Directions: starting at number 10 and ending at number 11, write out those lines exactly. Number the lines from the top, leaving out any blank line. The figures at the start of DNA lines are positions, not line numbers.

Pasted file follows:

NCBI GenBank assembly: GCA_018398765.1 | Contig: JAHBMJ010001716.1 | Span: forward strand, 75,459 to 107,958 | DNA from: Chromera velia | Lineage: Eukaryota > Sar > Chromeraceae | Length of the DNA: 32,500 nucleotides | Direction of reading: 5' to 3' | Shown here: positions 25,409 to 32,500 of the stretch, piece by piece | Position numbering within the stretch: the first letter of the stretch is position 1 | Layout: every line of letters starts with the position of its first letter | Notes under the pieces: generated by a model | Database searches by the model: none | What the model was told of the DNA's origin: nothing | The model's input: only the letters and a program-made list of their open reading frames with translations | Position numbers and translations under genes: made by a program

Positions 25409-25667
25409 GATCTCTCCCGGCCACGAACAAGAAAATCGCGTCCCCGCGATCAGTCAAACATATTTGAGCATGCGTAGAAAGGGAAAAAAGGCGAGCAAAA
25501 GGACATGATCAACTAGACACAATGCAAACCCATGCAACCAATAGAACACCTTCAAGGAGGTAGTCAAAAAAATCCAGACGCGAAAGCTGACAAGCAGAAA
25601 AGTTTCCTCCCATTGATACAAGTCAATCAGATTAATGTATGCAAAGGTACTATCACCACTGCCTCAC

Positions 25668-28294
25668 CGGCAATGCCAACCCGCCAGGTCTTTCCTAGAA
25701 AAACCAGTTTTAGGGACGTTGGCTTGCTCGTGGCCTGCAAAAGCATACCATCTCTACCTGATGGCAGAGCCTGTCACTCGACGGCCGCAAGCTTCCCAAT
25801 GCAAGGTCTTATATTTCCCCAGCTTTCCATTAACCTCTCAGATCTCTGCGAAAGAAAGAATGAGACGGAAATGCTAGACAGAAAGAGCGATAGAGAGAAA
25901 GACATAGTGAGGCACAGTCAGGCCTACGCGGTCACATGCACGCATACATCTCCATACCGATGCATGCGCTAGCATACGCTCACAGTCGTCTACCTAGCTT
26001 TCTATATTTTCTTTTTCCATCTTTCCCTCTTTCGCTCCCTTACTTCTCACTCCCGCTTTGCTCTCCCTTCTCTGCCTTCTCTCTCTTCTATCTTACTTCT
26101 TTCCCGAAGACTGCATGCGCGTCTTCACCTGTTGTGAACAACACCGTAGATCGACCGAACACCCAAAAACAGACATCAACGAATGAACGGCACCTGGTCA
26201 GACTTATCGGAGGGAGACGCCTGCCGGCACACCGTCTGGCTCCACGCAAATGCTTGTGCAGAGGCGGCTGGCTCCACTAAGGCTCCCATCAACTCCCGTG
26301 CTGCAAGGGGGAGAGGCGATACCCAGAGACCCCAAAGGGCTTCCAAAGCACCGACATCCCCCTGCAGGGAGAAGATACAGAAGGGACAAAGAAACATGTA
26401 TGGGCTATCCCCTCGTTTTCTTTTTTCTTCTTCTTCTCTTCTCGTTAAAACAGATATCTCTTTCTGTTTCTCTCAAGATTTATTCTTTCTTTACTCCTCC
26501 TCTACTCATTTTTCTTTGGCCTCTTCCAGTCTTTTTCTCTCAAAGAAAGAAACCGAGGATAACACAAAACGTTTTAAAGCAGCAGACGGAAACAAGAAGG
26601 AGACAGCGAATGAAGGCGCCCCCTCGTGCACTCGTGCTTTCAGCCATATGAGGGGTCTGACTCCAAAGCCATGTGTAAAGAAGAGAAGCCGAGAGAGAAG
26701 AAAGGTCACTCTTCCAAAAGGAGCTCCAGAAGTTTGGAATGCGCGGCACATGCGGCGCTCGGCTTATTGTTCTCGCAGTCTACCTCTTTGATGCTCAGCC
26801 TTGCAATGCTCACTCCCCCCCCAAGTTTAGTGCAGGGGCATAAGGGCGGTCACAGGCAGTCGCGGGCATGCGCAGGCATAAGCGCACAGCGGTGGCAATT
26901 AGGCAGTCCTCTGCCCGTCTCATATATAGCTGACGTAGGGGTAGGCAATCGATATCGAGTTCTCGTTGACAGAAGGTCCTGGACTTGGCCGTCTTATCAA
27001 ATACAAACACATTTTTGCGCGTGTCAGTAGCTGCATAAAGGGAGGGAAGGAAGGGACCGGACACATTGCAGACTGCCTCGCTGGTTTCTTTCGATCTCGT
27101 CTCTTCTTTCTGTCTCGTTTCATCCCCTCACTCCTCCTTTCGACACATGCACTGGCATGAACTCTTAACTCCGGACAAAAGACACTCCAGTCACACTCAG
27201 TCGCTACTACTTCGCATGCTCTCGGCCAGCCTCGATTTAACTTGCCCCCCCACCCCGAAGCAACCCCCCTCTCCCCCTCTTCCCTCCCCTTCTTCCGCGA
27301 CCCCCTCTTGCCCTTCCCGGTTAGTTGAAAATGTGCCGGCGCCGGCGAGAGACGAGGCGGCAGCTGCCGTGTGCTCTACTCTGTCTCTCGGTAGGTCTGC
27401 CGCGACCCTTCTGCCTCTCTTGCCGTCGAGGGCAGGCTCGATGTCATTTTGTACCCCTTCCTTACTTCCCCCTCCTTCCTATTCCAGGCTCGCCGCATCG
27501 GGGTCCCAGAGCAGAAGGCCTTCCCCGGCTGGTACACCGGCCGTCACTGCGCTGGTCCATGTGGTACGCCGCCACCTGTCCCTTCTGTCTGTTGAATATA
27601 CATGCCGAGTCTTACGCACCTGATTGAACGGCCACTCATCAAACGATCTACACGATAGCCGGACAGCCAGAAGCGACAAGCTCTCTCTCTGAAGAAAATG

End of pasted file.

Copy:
25901 GACATAGTGAGGCACAGTCAGGCCTACGCGGTCACATGCACGCATACATCTCCATACCGATGCATGCGCTAGCATACGCTCACAGTCGTCTACCTAGCTT
26001 TCTATATTTTCTTTTTCCATCTTTCCCTCTTTCGCTCCCTTACTTCTCACTCCCGCTTTGCTCTCCCTTCTCTGCCTTCTCTCTCTTCTATCTTACTTCT